To attack is great, but what is attack with some efficient defense? Leaning about the blocking techniques in Arnis will definitely take your game up a notch
Interested in the world of Eskrima? You are not alone. Although Arnis is a rather ancient practice, it is gaining a bigger fan base by the hour. Today there are a lot of Arnis enthusiasts who want to know everything about the famous glorious practice.
Getting better at Arnis or Eskrima is all about dedication and devotion. It takes practice and patience to master this interesting art. Moreover, you will have to spend some time learning more about the basics. But it is not just all about learning how to strike. That’s right. To attack is great, but what is attack with some efficient defense? Leaning about the blocking techniques in Arnis will definitely take your game up a notch. They are crucial for the success of your training and this is why you need to give them all the time and concentration needed.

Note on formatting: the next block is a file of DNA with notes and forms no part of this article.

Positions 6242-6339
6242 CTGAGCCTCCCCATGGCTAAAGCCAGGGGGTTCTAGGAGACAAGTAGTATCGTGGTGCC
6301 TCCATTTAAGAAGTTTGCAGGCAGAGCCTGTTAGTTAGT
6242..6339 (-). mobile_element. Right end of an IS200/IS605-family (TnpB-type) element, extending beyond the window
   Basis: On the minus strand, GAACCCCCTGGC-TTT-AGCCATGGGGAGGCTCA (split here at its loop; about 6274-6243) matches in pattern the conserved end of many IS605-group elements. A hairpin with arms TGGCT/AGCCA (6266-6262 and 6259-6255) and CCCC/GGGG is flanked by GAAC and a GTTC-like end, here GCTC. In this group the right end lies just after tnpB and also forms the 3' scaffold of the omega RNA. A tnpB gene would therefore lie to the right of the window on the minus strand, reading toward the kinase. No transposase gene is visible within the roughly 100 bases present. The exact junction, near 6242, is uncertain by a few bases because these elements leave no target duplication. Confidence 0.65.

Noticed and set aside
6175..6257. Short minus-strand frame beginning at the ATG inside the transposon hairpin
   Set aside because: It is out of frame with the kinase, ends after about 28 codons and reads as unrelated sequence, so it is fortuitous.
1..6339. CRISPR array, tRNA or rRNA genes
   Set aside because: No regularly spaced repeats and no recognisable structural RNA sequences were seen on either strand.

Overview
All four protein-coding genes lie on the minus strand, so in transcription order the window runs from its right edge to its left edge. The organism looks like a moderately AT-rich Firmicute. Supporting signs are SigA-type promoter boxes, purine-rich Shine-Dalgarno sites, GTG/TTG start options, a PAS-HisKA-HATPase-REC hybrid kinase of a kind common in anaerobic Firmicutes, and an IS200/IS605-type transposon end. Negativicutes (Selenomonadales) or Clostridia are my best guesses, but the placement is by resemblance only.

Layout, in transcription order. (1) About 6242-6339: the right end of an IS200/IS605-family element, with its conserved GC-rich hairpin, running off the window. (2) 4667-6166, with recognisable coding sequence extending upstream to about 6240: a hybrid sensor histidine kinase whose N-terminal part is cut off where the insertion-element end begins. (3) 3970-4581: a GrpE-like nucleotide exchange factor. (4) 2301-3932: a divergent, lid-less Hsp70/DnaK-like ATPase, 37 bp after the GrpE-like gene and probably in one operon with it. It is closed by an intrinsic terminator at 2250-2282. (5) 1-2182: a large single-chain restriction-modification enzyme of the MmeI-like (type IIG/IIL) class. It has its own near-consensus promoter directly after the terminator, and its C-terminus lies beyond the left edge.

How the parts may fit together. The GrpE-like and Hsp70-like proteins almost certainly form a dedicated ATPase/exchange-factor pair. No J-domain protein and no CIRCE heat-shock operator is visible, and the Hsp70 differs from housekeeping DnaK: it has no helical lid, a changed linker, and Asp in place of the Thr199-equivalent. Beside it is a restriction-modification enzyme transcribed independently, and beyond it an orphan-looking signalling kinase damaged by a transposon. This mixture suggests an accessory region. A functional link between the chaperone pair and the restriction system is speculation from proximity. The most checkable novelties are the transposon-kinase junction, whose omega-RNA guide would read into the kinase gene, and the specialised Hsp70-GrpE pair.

What are the Blocking Techniques in Arnis?
As the name suggests, masters and practitioners use these blocking techniques to block various strikes. In fact, these techniques follow the order of the strikes. In other words, every block is used to stop certain strikes to provide protection from all directions.
These blocking techniques help you….well basically to avoid pain. In the past, Eskrima practitioners weren’t so lucky and didn’t use such blocking techniques. Ancient Filipino Arnis masters used the sword to neutralize their enemies. It was quick swift death. Since nobody ever came back, we can’t really say whether it was painful or not. Grabbing the blade was never an option. But modern Arnis uses the stick as a primary tool and not just as a replacement for the sword. In that sense, blocking techniques actually make more sense. They will protect your body from the opponent’s attacks and turn the odds of the fight to your favor.